Regulations Regarding Travel Trailers Every Camper Should Know

(Last Updated On: October 16, 2021)

Do you call yourself a camper, or have you visited more than half of the US with the help of a trusty trailer? Well, then you might already know some of the things we’re about to tell you. 

However, the chances that you don’t know some of the important regulations regarding these travel trailers are quite high. Moreover, not knowing them can have serious consequences for your camping trip.

As such, without any further ado, here are the regulations that you should know about!

Trailer Dimensions

Naturally, this is the most important thing when it comes to traveling with a trailer. The main issue when it comes to the dimensions of your trailer is the fact that every state comes with its own laws.

Now you could be in the green zone, fully allowed to travel, and in the next minute, you could be driving a vehicle deemed illegal. In the US, the dimensions of the trailer vary from 13.5-14 feet high and from 40-50 feet long. 

Keep in mind that things change when you add a towable, an extra vehicle, trailer, boat, and so on. 

Driving License for Trailers

You read that right! There are certain cases when you are required, by law, to have a special driver’s license suited for driving trailers. Still, this applies only when your trailer is too big to be considered a regular vehicle anymore. 

The size and license issue becomes quite troublesome if you’re stopped for a DUI check. If you’re caught with a DUI and with the wrong license for your trailer, you might need a good DUI defense attorney to help you solve this problem. 

It’s always better to double-check before buying or choosing a particular trailer.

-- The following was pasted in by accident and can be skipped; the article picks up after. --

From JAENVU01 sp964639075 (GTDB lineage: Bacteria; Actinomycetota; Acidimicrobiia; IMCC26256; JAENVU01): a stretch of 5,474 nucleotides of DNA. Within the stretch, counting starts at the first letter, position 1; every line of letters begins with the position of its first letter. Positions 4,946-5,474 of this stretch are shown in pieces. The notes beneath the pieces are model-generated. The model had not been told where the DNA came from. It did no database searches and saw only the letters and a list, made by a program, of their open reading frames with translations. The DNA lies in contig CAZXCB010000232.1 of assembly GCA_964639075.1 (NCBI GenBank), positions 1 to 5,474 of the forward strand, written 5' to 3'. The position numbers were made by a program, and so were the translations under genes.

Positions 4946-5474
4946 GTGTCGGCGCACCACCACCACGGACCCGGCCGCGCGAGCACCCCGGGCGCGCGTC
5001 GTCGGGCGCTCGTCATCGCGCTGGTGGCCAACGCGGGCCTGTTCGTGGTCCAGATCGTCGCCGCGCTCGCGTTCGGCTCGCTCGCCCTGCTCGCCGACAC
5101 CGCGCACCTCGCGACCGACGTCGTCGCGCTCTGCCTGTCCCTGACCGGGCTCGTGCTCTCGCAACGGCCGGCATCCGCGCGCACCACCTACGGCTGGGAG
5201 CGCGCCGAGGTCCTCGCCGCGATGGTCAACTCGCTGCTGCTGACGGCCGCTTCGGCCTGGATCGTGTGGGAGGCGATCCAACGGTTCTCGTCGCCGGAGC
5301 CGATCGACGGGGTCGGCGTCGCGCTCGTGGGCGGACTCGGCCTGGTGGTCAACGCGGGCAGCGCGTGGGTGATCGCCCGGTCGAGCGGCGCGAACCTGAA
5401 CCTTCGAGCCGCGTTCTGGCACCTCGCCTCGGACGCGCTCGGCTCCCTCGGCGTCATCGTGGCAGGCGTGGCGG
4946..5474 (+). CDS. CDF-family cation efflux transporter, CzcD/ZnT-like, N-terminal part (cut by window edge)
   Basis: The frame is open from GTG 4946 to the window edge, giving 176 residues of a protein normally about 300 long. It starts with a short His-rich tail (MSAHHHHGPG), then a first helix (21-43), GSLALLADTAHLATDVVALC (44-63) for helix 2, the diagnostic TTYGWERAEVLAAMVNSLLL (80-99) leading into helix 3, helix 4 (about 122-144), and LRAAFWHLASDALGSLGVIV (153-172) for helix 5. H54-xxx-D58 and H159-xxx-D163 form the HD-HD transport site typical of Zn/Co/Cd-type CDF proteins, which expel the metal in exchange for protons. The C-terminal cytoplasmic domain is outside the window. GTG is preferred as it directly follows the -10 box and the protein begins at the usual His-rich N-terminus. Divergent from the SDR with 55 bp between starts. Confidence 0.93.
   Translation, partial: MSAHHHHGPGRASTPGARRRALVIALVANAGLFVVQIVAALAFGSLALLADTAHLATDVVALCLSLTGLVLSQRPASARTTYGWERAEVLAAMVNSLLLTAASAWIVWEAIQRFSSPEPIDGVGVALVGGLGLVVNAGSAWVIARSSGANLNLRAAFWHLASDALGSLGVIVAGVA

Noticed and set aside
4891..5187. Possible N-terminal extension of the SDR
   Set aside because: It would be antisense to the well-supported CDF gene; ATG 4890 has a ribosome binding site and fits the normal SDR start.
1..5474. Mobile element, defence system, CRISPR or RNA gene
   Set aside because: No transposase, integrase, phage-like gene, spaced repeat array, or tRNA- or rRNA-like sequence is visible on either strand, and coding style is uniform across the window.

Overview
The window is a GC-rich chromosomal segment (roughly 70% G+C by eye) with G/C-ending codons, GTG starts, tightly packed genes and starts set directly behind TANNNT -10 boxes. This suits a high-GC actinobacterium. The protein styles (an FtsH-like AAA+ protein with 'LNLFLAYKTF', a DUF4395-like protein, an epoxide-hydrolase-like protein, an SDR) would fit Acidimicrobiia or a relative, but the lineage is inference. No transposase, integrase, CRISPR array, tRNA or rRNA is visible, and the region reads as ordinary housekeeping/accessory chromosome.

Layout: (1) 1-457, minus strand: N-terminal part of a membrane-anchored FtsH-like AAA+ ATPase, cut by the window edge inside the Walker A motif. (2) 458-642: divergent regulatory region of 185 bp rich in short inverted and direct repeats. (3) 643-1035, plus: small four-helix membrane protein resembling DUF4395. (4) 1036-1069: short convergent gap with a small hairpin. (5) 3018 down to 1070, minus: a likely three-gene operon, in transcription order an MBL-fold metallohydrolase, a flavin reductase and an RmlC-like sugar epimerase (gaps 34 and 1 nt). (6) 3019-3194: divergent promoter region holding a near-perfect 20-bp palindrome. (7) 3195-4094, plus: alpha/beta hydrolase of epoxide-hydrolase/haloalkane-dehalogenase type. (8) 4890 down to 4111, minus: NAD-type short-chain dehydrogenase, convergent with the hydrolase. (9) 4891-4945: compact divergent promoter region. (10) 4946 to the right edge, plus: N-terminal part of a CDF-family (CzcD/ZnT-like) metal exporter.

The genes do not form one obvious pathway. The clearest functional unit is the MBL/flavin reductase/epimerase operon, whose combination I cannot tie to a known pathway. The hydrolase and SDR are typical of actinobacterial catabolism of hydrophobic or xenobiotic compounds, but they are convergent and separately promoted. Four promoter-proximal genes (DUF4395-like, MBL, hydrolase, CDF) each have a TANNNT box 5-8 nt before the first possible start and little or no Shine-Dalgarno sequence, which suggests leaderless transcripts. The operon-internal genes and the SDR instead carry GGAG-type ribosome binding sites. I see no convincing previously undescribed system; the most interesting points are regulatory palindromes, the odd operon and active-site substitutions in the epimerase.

Trailer-Only Regulations

We mentioned above that every state comes with its own laws for trailers – and not only that. This means that there’s much consideration to be given to the trailer’s accessories. For example:

  • A decent number of states require trailers to be equipped with equalizing hitches to increase maneuverability and, obviously, reduce the risk of accidents.
  • The same applies to sway control. Most states out there do require that you have to have on your trailer.
  • Depending on the trailer size and weight, it might also have to be equipped with an independent brake system. Double-check this for your state, as such a system might be required regardless, according to a state’s laws.
  • Last but not least, some states added breakaway brakes as a trailer requirement as well. When you’re buying a trailer, the authorized seller will most likely be able to tell you what you must further equip your trailer with.

The Bottom Line

Most people would think that driving around with a travel trailer is very easy. Well, it might be easy – but it certainly isn’t easy to comply with all of the laws related to such trailers. 

But, if you want to become a real camper and travel around the entire US, then you need to know more details than just the ones mentioned above. However, what we just mentioned will keep you in the green in most cases.